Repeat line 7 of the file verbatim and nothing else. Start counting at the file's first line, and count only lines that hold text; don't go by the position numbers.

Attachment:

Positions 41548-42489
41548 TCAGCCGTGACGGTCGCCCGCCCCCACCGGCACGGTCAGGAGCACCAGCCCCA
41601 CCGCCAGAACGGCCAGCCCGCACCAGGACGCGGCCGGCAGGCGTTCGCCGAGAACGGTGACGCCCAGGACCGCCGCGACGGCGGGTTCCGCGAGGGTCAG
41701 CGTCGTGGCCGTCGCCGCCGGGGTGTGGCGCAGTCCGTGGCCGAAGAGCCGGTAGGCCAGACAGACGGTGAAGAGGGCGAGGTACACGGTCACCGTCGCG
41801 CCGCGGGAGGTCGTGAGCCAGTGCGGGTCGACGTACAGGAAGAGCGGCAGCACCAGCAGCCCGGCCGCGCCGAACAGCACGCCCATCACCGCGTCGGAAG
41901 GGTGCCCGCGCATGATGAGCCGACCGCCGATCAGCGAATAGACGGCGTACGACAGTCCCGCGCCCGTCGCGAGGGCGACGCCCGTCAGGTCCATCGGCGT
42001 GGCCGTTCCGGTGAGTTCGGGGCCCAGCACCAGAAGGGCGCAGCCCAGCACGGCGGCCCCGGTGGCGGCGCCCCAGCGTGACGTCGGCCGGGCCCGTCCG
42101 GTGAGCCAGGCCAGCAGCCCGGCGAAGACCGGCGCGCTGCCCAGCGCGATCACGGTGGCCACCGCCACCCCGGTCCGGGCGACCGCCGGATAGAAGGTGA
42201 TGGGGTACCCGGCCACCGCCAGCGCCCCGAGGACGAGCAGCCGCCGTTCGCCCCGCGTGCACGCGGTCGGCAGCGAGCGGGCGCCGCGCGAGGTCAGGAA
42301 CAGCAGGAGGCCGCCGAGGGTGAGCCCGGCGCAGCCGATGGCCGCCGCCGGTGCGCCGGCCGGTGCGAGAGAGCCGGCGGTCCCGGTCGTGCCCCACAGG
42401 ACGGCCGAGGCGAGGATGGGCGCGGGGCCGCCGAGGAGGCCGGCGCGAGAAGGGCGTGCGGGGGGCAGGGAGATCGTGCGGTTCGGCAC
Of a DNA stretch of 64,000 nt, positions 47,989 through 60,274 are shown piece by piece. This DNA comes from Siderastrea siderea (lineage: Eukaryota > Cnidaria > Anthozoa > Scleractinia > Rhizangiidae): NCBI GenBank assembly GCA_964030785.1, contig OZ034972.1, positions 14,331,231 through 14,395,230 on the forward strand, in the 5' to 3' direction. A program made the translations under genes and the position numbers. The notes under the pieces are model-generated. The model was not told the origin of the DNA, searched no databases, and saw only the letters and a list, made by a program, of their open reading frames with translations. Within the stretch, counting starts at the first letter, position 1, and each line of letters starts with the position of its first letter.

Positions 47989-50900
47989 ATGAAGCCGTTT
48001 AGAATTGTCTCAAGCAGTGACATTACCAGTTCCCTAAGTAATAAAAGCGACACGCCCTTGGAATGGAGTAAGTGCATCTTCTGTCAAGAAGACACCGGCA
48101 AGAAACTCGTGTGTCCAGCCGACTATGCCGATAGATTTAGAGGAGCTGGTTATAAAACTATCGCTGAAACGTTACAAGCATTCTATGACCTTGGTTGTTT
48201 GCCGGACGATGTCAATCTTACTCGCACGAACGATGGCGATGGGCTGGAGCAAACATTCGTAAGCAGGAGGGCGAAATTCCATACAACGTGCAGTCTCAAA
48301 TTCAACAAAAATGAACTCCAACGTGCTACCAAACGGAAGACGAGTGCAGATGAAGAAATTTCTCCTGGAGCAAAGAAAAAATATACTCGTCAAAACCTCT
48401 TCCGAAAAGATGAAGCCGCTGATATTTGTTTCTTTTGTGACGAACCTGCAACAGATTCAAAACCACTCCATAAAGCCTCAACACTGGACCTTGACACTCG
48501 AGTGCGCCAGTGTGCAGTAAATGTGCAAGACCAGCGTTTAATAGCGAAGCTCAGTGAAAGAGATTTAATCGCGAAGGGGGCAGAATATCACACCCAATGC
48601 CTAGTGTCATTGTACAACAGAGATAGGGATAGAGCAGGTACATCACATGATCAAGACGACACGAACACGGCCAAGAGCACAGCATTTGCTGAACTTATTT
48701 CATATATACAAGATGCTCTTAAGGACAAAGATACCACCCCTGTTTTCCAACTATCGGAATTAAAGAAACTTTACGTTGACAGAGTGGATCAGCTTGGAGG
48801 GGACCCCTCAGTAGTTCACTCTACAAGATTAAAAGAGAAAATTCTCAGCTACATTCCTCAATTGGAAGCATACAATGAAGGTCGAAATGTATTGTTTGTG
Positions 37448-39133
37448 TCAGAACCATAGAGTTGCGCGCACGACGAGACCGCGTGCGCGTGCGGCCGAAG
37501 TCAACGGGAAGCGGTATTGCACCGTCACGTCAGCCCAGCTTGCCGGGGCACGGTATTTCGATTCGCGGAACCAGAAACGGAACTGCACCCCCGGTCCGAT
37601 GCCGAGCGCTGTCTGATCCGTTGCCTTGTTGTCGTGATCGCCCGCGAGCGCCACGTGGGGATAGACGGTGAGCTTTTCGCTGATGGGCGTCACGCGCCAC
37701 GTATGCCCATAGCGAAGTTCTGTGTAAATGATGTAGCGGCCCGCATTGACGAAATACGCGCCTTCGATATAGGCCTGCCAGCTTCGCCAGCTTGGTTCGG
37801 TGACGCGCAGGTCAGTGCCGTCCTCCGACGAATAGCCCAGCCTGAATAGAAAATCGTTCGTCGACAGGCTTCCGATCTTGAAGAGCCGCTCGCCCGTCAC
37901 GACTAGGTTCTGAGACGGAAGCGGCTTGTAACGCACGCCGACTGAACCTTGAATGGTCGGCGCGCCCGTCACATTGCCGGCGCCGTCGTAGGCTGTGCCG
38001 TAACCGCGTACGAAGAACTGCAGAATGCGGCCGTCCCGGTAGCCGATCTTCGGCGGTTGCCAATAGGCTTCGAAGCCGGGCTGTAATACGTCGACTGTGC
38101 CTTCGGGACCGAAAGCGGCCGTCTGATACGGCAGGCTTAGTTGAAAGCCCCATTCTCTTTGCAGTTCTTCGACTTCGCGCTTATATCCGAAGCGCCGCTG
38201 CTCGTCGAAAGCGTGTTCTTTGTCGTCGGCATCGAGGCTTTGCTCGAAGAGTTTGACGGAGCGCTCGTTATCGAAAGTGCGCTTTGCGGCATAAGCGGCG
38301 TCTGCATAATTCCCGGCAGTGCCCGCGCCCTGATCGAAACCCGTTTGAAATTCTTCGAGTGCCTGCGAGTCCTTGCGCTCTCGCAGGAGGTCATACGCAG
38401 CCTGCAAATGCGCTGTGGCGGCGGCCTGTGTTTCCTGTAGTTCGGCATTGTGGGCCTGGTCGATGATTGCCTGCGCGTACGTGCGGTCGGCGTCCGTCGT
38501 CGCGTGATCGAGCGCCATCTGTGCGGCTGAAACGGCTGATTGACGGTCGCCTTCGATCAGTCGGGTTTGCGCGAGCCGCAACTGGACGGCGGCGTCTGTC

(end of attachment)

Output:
42001 GGCCGTTCCGGTGAGTTCGGGGCCCAGCACCAGAAGGGCGCAGCCCAGCACGGCGGCCCCGGTGGCGGCGCCCCAGCGTGACGTCGGCCGGGCCCGTCCG